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  Flash and the Fuji S1

Fuji S1 users need to be aware of a few limitations to flash use.


Nick Geht, the owner of FlexHood Products has put together a short list of tips for using flash with the Fuji S1. With his permission, here's my annotated version:

  1. Use only ISO 320 & 400.

    That's because the N60 body that the S1 is based upon can only calculate TTL exposures for ISO values up to 400. In general, all Nikon bodies have a top end for TTL calculations, and you need to be aware of what that is, as most bodies won't stop you from setting something outside the range. That's especially true with the S1, which has separate digital and camera controls.

  2. If you are not using 'custom' white balance the camera uses a special white balancing mode if the flash is ON, regardless of the white balance mode you've selected.

    This can be good or bad news, depending upon the mix of light under which you're shooting. It also means that the trick of putting a theatre lighting filter over the flash head to balance the flash against existing light doesn't work as well on the S1 as it does, say, on the D1.

  3. Lithium batteries are required for the built-in flash to work. Built-in flash does not work with the plastic dummy inside.

    The internal flash is part of the camera body component that Fuji didn't modify, and the internal flash gets recharged by the lithium batteries.

  4. TTL exposure compensation is possible with the S1, as the exposure compensation controls both flash and ambient exposure. If you put your camera in manual exposure mode you can manually control ambient exposure and use flash exposure compensation at same time.

    This tip needs a bit of explanation. When the S1 is in the flash mode that Nikon refers to as Matrix Balanced Fill-Flash (MBBF), the camera adjusts the amount of flash output based upon its calculations for the ambient exposure. If you dial in a different ambient exposure using exposure compensation, the flash output is also varied. Unfortunately, you have no way of knowing what that variance is.

    Be aware that manually setting exposure compensation and flash exposure compensation simultaneously in MBFF mode can be a frustrating and self-defeating practice. As you dial in more and more compensation, the camera will at some point get confused. I've watched users dealing with underexposure try to dial in several stops of + flash exposure compensation, only to have the result be something that's even more underexposed! If you use the MBFF mode, try to use only camera-based exposure compensation, if possible.

    If you want to more closely control the ambient/flash balance, put the flash into Standard TTL and use manual exposure mode instead. Then, if you want the background slightly underexposed, make your ambient exposure slightly underexposed (the flash should still fire correctly). If you want the flash to be used as fill (not as the primary light), then dial in -1 to -2 stops of flash exposure compensation and leave the ambient exposure unmodified from the camera's recommendation.

  5. Fill flash outdoors is a challenge. With a maximum flash sync speed of 1/125 and a minimum ISO of 320, the "Sunny 16" rule means you're at roughly f/22 for the ambient exposure. Manually zooming an SB-28 to 85mm helps to squeeze the maximum power for outdoor fill flash.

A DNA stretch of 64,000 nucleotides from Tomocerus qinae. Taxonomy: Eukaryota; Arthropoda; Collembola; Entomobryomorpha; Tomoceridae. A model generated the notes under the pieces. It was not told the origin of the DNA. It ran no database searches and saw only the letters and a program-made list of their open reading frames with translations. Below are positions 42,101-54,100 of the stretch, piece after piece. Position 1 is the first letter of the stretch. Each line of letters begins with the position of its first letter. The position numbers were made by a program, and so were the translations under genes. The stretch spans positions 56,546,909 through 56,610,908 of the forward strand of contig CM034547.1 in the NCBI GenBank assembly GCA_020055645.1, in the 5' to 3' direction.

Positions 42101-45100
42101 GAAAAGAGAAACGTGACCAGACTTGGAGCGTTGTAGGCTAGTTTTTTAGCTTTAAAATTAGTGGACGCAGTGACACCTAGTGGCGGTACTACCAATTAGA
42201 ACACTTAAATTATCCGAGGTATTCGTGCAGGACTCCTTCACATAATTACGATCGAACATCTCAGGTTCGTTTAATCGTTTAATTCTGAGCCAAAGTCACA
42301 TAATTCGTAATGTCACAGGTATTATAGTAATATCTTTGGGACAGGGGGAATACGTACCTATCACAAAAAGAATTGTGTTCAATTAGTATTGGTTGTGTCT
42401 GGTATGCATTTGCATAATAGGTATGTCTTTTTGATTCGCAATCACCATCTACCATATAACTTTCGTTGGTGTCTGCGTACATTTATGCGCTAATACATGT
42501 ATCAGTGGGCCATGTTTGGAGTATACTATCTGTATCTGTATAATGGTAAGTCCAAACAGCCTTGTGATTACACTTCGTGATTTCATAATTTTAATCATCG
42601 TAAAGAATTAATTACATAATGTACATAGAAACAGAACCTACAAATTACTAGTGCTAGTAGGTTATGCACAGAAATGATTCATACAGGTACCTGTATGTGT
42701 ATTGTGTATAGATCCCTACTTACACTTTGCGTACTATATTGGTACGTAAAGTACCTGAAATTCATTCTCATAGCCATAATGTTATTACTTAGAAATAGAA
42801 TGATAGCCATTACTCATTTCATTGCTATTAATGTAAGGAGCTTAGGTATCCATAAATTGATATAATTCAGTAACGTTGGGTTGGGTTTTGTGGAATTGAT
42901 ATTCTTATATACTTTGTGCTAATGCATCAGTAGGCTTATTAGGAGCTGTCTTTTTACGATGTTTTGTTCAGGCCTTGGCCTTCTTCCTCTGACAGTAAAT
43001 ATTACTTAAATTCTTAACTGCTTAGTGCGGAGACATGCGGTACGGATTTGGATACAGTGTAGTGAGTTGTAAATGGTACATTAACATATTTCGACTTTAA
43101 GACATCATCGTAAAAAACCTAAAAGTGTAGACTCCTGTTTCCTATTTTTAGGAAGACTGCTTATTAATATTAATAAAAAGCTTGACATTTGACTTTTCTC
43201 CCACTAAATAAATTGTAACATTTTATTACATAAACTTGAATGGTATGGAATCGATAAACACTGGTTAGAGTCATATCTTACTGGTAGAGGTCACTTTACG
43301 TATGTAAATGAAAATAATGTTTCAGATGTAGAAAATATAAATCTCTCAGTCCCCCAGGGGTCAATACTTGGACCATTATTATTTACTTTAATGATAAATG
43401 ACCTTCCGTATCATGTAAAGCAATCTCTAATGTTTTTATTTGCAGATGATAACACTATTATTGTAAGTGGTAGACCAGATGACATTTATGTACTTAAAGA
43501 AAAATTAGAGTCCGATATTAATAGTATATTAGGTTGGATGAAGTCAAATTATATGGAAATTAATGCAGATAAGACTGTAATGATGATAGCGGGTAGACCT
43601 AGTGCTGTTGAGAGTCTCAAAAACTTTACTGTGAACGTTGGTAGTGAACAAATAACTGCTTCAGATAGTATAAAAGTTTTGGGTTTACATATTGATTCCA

You want to preserve all the power of your flash, as it will take a fairly bright flash to provide fill in outdoor light. At a minimum, make sure that you zoom the flash to as close to 1.5x the actual focal length used as you can get (e.g., a 50mm lens on the camera means you should have the flash zoomed to 70mm). If you don't need flash across the entire scene, then zoom the flash further (and make sure that it is pointed at the area where you want the fill to appear). S1 users should also carry neutral density filters with them. By putting a two-stop ND on your lens, you get close to the settings that you'd be using at ISO 100 and a camera that syncs to 1/250 (i.e., what most of the rest of the world enjoys...).

  6. Because of limitations in the N60, the camera does not supply the ISO, aperture and focal length information to the flash. Thus, it is pain to keep them in sync manually when you use an external flash in automatic mode.

    Indeed, automatic flash mode is something I avoid with the S1, for that very reason. Note that with most newer Speedlights, the only time you get a chance to set the ISO value is when you turn them ON, which makes using Automatic flash mode even more frustrating.

Fuji Digitals Do TTL

Unlike the Nikon digital SLRs, the Fuji S1 (and upcoming S2) allow TTL flash with virtually any Nikon-compatible flash (i.e., you don't need a DX flash model, as you do with the Nikon D1 series or D100). That means that pre-flash is cancelled if you tilt the head or remove the flash from the camera.

Just remember that the TTL sensors in the camera body haven't changed. They still see outside the CCD area (they see the original 35mm frame area). That means that large bright or dark areas just outside the frame can have an impact on the flash exposure.

So why do the Fuji bodies get by without a DX flash when Nikon digital SLRs don't? Good question, but it probably has to do with the reflectivity of the filter over the CCD. Fuji either made an attempt to imitate film reflectivity, or they just got lucky. | Nikon | Gadgets | Writing | imho | Travel | Privacy statement | 2001 Thom Hogan. All rights reserved.